18 Hidden Sources of Anxiety in Your Life

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Anxiety is one of the most common forms of mental illnesses in the U.S., affecting 40 million adults in the United States age 18 and older, or 18.1% of the population every year, according to the Anxiety and Depression Association of America. You can stop feeding your anxiety and let go of the bad habits that are making your feel worse. Housework, your job, high expectations, family issues - they all often lead to extra stress.  But what about the not so obvious triggers?


Digestive disorders

Your digestive system may be directly related to your emotions. Have you ever had "gut feelings" or butterflies in your stomach? This is one of the many ways your brain and digestive system are related. Stress and anxiety lead to the release of hormones that affect the entire digestive system. It can cause indigestion, heartburn, irritable bowel syndrome, ulcers and changes in serotonin levels.


Spending time with the wrong people

Spending time with people who have a negative influence on you is one of the worst things you can do. Those suffering from anxiety are more prone to having a negative mindset; therefore, it is important to put yourself around positive people. They can lift up your spirits and make you laugh, which will help you see life with a more optimistic attitude.


Being alone

One of the worst things you can do when suffering from anxiety is to be alone with your thoughts. When you allow yourself to be the victim of anxiety instead of someone doing whatever it takes to overcome it, you are causing further destruction to yourself. Do not mope around; you are only letting the anxiety take more control over you. Get out and do something fun, spend time with a friend, go to the gym or see a therapist to work through your feelings.



Caffeine is a stimulant; it already causes a person who doesn't have anxiety to feel jittery and awake. For someone dealing with the condition, caffeine will only increase the heart rate, making him or her feel nervous and moody. Caffeine can cause a person suffering from anxiety to be more susceptible to panic attacks.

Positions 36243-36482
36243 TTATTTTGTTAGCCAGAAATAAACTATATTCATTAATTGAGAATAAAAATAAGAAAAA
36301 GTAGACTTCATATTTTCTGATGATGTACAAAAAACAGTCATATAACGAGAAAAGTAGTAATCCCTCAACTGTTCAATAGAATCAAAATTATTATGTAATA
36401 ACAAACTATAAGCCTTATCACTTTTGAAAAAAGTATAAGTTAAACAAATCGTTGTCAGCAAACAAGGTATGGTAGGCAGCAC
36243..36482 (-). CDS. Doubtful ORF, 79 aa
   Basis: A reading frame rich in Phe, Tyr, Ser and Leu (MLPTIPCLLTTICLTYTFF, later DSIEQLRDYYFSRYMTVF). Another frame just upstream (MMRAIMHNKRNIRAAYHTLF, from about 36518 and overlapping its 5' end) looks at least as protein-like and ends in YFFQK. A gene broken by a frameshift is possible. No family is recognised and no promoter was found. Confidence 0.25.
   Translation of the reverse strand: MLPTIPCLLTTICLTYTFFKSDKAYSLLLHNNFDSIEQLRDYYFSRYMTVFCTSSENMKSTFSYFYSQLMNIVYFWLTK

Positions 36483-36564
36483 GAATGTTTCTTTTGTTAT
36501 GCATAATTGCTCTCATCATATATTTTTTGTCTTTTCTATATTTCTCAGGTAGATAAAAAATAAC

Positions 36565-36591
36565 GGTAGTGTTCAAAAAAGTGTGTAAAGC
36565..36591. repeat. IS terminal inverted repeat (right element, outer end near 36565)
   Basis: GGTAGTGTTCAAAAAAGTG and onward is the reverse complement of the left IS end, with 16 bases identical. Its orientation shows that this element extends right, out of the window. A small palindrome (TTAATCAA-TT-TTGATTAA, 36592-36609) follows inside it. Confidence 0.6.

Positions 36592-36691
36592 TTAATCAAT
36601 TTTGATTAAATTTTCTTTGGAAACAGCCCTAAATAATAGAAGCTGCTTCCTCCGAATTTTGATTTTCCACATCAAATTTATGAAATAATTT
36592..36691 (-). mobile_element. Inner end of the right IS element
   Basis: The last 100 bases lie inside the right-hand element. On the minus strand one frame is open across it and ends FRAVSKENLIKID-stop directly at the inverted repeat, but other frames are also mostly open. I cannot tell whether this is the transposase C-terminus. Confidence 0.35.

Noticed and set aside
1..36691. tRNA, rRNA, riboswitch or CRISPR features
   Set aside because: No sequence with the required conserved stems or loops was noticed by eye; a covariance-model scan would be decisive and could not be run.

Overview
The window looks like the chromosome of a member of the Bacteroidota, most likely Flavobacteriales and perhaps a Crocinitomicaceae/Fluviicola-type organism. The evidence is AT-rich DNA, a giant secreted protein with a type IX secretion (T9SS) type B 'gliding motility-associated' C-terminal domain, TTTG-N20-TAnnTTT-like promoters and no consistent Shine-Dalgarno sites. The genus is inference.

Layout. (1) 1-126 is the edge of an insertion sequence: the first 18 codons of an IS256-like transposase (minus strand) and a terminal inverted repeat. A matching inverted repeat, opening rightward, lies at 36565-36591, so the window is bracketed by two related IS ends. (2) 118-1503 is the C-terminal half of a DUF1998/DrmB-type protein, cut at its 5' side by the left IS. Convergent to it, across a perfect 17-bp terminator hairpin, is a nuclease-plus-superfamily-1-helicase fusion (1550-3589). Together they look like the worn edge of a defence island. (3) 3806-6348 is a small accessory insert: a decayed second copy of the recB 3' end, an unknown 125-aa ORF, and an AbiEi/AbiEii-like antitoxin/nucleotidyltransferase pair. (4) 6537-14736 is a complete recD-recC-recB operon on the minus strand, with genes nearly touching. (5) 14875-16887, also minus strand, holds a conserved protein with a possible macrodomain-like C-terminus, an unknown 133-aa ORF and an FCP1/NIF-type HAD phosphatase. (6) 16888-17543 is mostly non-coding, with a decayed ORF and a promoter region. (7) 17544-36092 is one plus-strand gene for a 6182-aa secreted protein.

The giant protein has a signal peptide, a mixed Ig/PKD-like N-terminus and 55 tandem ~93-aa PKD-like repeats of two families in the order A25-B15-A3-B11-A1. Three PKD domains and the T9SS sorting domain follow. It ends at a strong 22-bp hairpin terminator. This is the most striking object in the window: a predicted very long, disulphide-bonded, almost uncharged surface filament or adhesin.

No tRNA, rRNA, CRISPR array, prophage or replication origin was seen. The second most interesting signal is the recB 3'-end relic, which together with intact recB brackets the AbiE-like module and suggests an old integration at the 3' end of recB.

Alcohol and other drugs may make you feel as if you're anxious feelings have passed, but it will only make your anxiety worse in the long run. In some cases you may reach to alcohol or other drugs to relieve the emotions, only to find yourself withdrawing when off the substance. This, too, will make your anxiety worse. Try seeking healthy outlet, go jogging, or see a therapist.


Digital devices

They are the worst, especially of you use them in bed or just before bedtime. They are shifting your biological rhythm in the wrong direction, possibly causing sleep problems. Your body needs darkness to produce melatonin, which puts you to sleep. The brightness from the screen of your smart phone or tablet prevents that from happening.


Your sports team

Any soccer fans who were not cheering for France in this year's World Cup know what this means. Your favorite team losing, especially if it was a tight game, doesn't only make you sad. Adrenaline is released and blood flow to the heart is released. This also happens with "good stress." It lasts just for a few seconds; however, chronic stress will take a toll on your mental health.


Social media

Data show there are circumstances under which the social use of digital technology increases awareness of stressful events in the lives of others, according to the Pew Research Center. Greater awareness is tied to higher levels of stress and it has been called "the cost of caring." Aside from that, frequent social media use has been linked to negative body image, which is a major anxiety trigger.